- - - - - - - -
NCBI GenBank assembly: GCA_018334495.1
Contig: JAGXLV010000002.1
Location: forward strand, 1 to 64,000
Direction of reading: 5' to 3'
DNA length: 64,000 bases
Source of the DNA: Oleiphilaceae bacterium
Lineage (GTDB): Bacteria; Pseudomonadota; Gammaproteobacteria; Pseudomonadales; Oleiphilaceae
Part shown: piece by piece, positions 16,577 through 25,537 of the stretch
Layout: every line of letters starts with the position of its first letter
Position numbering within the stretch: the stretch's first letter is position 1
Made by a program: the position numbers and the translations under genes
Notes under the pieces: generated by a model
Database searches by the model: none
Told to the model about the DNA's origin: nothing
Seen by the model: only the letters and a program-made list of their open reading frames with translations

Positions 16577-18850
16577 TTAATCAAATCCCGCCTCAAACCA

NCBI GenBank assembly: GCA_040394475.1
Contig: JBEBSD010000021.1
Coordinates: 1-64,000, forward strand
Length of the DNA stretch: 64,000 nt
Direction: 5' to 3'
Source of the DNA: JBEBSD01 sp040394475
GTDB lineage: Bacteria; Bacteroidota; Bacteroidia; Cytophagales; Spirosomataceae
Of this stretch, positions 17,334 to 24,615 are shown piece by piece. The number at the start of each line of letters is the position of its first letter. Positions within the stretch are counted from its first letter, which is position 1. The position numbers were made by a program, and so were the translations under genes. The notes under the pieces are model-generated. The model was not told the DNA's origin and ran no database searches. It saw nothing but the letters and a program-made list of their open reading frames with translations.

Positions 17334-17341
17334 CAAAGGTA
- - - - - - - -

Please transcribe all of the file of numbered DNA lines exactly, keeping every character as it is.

NCBI GenBank assembly: GCA_018334495.1
Contig: JAGXLV010000002.1
Location: forward strand, 1 to 64,000
Direction of reading: 5' to 3'
DNA length: 64,000 bases
Source of the DNA: Oleiphilaceae bacterium
Lineage (GTDB): Bacteria; Pseudomonadota; Gammaproteobacteria; Pseudomonadales; Oleiphilaceae
Part shown: piece by piece, positions 16,577 through 25,537 of the stretch
Layout: every line of letters starts with the position of its first letter
Position numbering within the stretch: the stretch's first letter is position 1
Made by a program: the position numbers and the translations under genes
Notes under the pieces: generated by a model
Database searches by the model: none
Told to the model about the DNA's origin: nothing
Seen by the model: only the letters and a program-made list of their open reading frames with translations

Positions 16577-18850
16577 TTAATCAAATCCCGCCTCAAACCA

NCBI GenBank assembly: GCA_040394475.1
Contig: JBEBSD010000021.1
Coordinates: 1-64,000, forward strand
Length of the DNA stretch: 64,000 nt
Direction: 5' to 3'
Source of the DNA: JBEBSD01 sp040394475
GTDB lineage: Bacteria; Bacteroidota; Bacteroidia; Cytophagales; Spirosomataceae
Of this stretch, positions 17,334 to 24,615 are shown piece by piece. The number at the start of each line of letters is the position of its first letter. Positions within the stretch are counted from its first letter, which is position 1. The position numbers were made by a program, and so were the translations under genes. The notes under the pieces are model-generated. The model was not told the DNA's origin and ran no database searches. It saw nothing but the letters and a program-made list of their open reading frames with translations.

Positions 17334-17341
17334 CAAAGGTA